2. A motor vehicle lighting-signalling system comprising, headlamp means having low beam and high beam terminals, marker lamp means, input means for current to said two lamp means, a circuit comprised of a first branch connected between said input means and high beam terminal, a second branch connected between said input means and headlamp means, and third and fourth parallel branches each connected between said input means and marker lamp means, a tilt ray switch connected in said second branch to switch current therein selectively to one and the other of said terminals, a headlamp actuating switch in said second branch between said input means and tilt ray switch and having open and closed positions at which current therethrough is, respectively, interrupted and permitted, an off-on marker lamp control switch having a pair of switch sections of which each is in a respective one of said third and fourth branches and is movable between open and closed positions by movement of said control switch between off and on positions therefor, said sections being mechanically coupled so that one is open when the other is closed, and a signal switch movable from unthrown position to either one of first and second fully thrown positions, said signal switch having a first switch section in said first branch, a second switch section in said second branch between said input means and tilt ray switch, and third and fourth switch section in, respectively, said third and fourth branches in series with the control switch sections therein, said first and second signal switch sections being mechanically coupled so that such first and second sections are closed and opened, respectively, only by movement of said signal switch from said unthrown position to said first thrown position, said third and fourth signal switch sections being each movable between open and closed 7 8 positions only by movement of said signal switch between References Cited said unthrown position and said second thrown position, UNITED STATES PATENTS and said third and fourth sections being mechanically 529 532 11/1894 Scribner 315 361 coupled so that when one is open the other is closed, and 2 655642 10/1953 Ayres 6t g X so that the one thereof which is closed when said signal 5 2:932:814 4/1960 Wflfert X switch is unthrown is in series with the one of said control switch sections which is open when said control JAMES W ENCE, Primary Examzner.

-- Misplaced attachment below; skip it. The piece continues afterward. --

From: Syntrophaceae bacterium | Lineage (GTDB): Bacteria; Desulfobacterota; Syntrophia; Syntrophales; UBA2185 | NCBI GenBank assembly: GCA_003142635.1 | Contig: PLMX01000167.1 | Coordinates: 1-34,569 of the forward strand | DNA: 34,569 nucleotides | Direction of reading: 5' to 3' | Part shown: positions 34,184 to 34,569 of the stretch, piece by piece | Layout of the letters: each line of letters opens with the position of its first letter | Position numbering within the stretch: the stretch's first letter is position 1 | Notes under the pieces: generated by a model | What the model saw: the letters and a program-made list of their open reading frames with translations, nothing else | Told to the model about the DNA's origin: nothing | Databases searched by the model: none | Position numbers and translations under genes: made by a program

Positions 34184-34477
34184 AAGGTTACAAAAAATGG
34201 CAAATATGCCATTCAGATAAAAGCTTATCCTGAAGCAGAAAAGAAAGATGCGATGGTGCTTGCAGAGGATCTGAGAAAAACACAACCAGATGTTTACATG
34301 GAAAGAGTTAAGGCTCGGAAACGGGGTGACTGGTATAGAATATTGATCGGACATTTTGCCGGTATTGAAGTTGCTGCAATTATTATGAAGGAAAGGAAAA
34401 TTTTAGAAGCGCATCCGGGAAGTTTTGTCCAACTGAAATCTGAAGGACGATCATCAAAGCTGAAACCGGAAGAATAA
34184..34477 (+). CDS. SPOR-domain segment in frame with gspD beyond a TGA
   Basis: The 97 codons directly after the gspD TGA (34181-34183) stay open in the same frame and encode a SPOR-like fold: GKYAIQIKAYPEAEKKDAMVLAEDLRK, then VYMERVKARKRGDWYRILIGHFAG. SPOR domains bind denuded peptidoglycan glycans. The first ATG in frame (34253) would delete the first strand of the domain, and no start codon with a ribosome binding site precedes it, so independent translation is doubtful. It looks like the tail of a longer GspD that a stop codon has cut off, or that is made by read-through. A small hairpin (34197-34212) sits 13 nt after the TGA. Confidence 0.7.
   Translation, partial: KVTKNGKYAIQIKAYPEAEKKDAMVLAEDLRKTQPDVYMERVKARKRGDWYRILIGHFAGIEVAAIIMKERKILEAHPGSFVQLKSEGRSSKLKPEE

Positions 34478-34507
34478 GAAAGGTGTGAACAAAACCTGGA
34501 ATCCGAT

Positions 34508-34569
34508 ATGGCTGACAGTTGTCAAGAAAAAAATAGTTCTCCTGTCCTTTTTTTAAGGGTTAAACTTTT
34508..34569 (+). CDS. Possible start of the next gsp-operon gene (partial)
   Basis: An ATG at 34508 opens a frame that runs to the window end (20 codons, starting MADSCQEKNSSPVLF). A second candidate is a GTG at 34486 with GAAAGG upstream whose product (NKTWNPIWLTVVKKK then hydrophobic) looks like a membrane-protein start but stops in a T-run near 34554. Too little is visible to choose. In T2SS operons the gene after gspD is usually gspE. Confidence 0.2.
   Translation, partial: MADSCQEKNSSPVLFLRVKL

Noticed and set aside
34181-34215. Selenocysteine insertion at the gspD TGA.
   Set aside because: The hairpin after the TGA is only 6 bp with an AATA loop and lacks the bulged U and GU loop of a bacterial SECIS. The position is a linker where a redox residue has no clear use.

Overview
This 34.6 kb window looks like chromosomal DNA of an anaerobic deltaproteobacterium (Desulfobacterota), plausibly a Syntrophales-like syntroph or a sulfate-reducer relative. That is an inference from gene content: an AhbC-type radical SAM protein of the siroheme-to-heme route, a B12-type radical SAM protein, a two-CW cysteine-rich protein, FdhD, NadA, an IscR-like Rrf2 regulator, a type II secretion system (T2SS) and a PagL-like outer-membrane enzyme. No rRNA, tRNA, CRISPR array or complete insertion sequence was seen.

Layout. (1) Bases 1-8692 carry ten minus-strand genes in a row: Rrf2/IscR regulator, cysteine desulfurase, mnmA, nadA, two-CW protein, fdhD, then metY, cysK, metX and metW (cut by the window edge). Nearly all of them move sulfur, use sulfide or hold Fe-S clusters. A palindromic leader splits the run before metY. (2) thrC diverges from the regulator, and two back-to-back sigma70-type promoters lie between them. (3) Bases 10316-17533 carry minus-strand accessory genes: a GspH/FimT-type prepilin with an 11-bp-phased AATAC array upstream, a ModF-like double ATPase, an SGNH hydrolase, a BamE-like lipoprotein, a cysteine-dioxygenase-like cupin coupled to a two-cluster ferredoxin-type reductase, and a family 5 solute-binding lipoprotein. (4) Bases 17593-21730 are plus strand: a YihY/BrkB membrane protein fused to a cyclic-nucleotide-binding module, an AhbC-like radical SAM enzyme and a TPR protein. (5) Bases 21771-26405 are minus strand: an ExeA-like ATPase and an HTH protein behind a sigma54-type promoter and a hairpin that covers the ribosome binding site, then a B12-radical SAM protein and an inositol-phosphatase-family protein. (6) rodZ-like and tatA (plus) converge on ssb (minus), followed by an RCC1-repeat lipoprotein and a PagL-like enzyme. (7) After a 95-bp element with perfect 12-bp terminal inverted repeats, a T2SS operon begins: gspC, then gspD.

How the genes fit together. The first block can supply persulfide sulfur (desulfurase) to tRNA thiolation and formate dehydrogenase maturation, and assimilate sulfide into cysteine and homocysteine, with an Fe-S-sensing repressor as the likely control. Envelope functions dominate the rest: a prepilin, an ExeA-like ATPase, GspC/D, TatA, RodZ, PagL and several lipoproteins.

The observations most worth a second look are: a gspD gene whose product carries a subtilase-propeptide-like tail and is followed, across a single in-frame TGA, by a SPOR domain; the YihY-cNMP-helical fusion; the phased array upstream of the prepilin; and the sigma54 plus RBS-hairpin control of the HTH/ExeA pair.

switch is in the off position therefor. P, C, DEMEO, Assistant Examiner.

Patent Citations
Cited PatentFiling datePublication dateApplicantTitle
US529532 *Apr 23, 1889Nov 20, 1894 Chaeles e
US2655642 *Jun 26, 1950Oct 13, 1953AyresCourtesy warning device for motor vehicles
US2932814 *Feb 23, 1954Apr 12, 1960Daimler Benz AgBlinking device for motor vehicles
Referenced by
Citing PatentFiling datePublication dateApplicantTitle
US3604975 *Apr 25, 1969Sep 14, 1971Tokai Rika Co LtdVehicle light control system
US3648101 *Jan 12, 1970Mar 7, 1972Tokai Rika Co LtdPassing signals for automobiles
US7482903May 23, 2007Jan 27, 2009Siemens AktiengesellschaftElectrical machine with part-winding circuit
Classifications
U.S. Classification315/83, 340/468
International ClassificationB60Q1/44
Cooperative ClassificationB60Q1/44
European ClassificationB60Q1/44